While Erdoğan perceived a coup attempt on July 15, 2016 as a “gift from God,” enabling him to dismiss over 30,000 army officers, including 150 generals, Gürak’s recent appointment as the top military official signals the possible waning of Erdoğan’s influence over the military. Gürak, during the notorious Ergenekon and Sledgehammer coup investigations, frequently addressed the media as head of communications for the Turkish Armed Forces (TSK), defending senior officers accused of plotting against the AKP. Controversy also surrounds Gürak’s actions on the day of the 2016 abortive putsch; he met with then-Chief of General Staff Hulusi Akar at the Armored Units School in Etimesgut at around 6:30 p.m., prior to the start of the coup attempt, ensuring that no tanks left their bases and inspecting the Land Aviation Command to ground all aircraft. Yet, conspicuously, he didn’t issue directives to his own division, leading to tanks patrolling the streets of Ankara that evening. Additionally, İbrahim Şahin, an ex-special operations officer and an Ergenekon suspect, alleged in a 2009 trial that Gürak, then leading General Staff Communications, ordered him to form an extralegal unit comprising 150 to 300 military and police staff.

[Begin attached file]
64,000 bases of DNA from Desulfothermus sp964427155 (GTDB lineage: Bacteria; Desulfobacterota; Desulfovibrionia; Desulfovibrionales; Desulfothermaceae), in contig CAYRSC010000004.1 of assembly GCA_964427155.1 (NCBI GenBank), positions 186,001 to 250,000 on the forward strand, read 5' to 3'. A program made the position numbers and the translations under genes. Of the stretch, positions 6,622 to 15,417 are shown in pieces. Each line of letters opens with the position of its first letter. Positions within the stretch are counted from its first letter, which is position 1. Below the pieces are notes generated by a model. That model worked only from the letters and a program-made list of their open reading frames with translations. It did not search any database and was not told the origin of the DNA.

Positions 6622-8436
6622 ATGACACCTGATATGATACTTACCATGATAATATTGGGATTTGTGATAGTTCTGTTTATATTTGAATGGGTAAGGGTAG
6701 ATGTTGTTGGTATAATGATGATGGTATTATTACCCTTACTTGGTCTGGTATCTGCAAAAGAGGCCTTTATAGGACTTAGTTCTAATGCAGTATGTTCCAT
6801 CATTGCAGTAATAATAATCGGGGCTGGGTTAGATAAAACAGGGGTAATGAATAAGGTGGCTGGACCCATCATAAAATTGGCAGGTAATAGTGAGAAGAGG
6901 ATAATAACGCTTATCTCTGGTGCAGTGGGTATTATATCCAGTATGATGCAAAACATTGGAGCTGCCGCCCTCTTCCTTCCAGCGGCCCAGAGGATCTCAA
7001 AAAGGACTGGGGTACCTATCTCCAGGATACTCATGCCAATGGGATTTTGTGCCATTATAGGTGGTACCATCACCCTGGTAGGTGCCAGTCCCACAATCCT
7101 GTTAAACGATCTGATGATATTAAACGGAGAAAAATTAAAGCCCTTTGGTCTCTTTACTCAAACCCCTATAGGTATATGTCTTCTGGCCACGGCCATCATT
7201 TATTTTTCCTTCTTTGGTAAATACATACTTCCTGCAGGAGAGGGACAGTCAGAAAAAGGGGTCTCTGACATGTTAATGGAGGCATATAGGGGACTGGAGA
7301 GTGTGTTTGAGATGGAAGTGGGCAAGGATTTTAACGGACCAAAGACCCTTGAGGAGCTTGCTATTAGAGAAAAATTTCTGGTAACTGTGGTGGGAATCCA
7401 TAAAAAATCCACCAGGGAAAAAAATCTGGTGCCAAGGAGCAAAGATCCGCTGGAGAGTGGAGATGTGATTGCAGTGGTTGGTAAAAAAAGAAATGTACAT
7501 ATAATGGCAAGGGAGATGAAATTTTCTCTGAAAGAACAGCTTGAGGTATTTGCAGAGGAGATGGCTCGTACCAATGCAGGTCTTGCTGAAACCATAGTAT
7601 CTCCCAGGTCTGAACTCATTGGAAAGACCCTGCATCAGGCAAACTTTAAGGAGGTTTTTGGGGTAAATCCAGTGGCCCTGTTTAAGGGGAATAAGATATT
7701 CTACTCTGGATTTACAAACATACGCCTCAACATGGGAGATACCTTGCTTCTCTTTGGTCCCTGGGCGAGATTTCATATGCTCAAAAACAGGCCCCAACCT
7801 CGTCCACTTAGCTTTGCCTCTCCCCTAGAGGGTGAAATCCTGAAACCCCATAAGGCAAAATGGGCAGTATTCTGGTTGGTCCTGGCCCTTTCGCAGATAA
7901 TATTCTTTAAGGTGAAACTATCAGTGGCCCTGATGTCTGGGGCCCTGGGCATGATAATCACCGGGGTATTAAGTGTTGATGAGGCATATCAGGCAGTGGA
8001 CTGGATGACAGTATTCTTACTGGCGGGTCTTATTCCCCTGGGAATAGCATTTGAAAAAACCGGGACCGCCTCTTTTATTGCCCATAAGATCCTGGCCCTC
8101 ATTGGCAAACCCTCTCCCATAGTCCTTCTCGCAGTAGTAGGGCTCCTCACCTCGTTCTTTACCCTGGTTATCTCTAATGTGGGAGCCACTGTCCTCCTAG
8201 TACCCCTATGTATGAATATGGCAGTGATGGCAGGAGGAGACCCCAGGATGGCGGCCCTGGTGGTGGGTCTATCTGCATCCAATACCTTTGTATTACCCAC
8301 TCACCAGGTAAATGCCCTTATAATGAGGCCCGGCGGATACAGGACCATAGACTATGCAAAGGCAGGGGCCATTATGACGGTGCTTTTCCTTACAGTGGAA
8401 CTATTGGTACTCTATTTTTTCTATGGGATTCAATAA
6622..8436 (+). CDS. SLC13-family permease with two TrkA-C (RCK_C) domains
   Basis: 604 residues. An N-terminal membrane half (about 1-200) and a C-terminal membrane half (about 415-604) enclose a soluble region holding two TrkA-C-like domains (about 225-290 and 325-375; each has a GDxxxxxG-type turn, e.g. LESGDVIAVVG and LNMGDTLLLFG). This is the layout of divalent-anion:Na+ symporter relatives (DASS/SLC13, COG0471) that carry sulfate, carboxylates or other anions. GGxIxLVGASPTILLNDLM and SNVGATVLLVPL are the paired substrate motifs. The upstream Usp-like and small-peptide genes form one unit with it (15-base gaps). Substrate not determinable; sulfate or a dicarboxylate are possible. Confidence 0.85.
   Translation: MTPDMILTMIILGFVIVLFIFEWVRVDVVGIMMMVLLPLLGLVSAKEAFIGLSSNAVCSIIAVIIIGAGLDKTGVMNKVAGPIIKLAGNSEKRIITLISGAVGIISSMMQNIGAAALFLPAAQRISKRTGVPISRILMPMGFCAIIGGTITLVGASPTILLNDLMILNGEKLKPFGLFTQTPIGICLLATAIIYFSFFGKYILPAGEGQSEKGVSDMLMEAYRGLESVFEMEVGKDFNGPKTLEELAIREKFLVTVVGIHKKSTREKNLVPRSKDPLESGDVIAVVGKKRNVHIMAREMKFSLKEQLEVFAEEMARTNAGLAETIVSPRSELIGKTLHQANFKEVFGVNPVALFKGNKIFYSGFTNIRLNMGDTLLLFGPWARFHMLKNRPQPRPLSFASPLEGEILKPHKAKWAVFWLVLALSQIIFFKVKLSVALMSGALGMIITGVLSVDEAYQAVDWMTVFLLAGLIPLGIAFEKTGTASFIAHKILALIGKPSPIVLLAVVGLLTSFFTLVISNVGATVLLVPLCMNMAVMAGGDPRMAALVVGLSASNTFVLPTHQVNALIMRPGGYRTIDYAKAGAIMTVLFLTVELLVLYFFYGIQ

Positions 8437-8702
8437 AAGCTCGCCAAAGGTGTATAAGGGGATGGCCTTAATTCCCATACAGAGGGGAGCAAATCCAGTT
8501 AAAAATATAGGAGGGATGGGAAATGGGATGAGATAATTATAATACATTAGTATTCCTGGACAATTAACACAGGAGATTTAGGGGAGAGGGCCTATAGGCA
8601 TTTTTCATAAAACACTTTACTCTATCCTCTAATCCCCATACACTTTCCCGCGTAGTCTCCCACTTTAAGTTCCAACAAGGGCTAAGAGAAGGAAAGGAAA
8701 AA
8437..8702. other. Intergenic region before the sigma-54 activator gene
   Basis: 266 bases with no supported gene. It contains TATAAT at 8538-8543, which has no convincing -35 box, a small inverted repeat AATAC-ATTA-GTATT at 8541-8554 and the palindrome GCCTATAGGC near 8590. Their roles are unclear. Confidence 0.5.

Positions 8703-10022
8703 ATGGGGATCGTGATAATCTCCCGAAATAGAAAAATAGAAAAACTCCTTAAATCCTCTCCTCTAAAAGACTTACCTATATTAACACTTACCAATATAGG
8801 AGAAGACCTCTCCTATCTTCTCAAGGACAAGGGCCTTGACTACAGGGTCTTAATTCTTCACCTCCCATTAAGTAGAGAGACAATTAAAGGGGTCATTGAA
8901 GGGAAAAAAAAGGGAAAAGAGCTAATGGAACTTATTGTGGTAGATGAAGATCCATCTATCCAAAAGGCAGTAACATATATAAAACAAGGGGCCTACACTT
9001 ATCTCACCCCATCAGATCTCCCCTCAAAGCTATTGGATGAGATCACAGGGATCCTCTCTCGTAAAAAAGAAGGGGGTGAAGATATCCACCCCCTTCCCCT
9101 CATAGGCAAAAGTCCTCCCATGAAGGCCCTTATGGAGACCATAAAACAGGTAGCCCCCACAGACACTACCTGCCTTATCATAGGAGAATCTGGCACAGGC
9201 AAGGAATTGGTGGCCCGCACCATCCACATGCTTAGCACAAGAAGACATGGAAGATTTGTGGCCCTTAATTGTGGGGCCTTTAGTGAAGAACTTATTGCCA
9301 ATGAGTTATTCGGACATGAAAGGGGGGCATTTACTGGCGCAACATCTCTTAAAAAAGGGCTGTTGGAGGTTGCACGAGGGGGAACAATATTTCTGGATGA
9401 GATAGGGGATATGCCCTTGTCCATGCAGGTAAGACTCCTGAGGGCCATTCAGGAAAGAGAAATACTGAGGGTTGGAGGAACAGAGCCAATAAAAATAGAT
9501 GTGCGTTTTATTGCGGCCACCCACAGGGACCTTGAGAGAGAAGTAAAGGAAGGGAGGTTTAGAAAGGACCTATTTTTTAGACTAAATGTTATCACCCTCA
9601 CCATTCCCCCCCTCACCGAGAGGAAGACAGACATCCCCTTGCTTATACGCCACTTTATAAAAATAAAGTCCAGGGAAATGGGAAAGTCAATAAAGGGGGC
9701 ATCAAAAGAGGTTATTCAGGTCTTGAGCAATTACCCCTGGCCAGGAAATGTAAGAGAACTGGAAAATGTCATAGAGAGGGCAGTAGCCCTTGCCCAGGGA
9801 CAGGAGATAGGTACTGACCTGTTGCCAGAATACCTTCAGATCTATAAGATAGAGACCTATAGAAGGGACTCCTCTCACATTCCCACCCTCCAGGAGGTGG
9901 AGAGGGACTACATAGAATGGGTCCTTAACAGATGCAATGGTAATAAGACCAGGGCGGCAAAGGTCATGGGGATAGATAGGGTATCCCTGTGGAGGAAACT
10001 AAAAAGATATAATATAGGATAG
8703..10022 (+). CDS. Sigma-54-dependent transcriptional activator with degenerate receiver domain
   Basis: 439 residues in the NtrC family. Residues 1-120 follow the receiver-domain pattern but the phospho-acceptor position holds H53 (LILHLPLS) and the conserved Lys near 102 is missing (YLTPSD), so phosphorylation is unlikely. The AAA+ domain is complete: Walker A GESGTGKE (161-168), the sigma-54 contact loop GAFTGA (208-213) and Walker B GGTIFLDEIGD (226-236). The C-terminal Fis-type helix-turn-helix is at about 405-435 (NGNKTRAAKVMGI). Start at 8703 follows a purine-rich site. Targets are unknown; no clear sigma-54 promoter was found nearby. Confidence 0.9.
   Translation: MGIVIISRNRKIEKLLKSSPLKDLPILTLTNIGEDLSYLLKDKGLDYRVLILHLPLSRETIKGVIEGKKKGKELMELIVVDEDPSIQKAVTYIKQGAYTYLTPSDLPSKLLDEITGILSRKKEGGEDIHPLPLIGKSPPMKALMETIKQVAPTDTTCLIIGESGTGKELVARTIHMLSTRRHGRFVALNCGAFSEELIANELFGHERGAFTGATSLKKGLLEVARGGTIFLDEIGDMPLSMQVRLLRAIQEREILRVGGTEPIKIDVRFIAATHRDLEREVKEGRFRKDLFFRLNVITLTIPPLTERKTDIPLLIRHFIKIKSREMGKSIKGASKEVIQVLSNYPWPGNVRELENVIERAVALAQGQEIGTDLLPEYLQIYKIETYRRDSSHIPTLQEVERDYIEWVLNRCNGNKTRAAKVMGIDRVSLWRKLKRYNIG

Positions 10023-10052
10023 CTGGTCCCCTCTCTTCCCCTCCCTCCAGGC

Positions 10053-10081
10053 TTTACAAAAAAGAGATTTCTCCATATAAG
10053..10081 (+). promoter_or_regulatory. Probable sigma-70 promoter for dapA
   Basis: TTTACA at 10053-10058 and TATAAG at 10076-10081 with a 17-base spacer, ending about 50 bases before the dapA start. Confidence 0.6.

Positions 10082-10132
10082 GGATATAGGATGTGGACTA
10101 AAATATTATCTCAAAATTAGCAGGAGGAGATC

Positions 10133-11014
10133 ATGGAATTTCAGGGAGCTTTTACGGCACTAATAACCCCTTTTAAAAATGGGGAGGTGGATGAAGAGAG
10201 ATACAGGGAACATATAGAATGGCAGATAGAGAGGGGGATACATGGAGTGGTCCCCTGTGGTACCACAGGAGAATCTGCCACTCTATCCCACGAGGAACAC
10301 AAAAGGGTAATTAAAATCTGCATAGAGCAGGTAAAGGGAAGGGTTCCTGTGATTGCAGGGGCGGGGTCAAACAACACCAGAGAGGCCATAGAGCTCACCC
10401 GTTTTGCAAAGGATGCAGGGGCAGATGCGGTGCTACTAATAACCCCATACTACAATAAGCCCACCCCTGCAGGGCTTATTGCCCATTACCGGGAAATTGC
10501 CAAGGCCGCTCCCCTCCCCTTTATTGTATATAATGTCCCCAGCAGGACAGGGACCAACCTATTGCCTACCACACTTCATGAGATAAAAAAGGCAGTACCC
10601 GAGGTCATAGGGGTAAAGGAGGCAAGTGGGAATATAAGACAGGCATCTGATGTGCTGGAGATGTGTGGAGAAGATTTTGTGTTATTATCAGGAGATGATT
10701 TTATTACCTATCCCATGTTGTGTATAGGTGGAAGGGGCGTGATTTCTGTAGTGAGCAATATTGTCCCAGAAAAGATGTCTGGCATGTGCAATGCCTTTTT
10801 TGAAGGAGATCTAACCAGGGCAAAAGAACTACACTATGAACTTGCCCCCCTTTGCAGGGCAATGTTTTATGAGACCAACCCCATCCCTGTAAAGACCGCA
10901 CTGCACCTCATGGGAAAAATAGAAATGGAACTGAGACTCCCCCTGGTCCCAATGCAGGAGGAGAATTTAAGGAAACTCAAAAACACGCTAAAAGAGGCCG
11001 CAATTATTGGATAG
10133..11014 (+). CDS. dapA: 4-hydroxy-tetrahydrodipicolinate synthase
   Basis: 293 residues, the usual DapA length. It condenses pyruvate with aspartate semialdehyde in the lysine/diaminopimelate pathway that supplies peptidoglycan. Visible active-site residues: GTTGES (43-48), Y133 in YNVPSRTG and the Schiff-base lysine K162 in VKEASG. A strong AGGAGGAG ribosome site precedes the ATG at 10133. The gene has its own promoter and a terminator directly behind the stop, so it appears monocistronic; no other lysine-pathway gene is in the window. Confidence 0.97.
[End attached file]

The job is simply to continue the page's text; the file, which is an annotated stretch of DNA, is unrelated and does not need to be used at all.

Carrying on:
After the 2013 corruption scandal, Erdoğan strategically aligned himself with the Ergenekon suspects, but these military officers and influential figures might be biding their time, seeking an ideal moment to retaliate against members of the ruling AKP. Dogu Perincek, head of the Patriotic Party and a previously convicted Ergenekon member, was released in March 2014 along with other suspects. He recently proclaimed on Ulusal TV that Erdoğan’s political reign is nearing its end, forecasting significant political shifts in Turkey within the next few years. Despite Erdoğan’s victory in the recent general election and his potential success in the 2024 local elections amid an economic downturn, the AKP’s parliamentary majority doesn’t necessarily translate to a robust presence within critical security bodies. While it’s unlikely that the Turkish military will stage a coup against Erdoğan’s Islamist governance, there are hints that they may seek a return to a more assertive secularist leadership in the nation.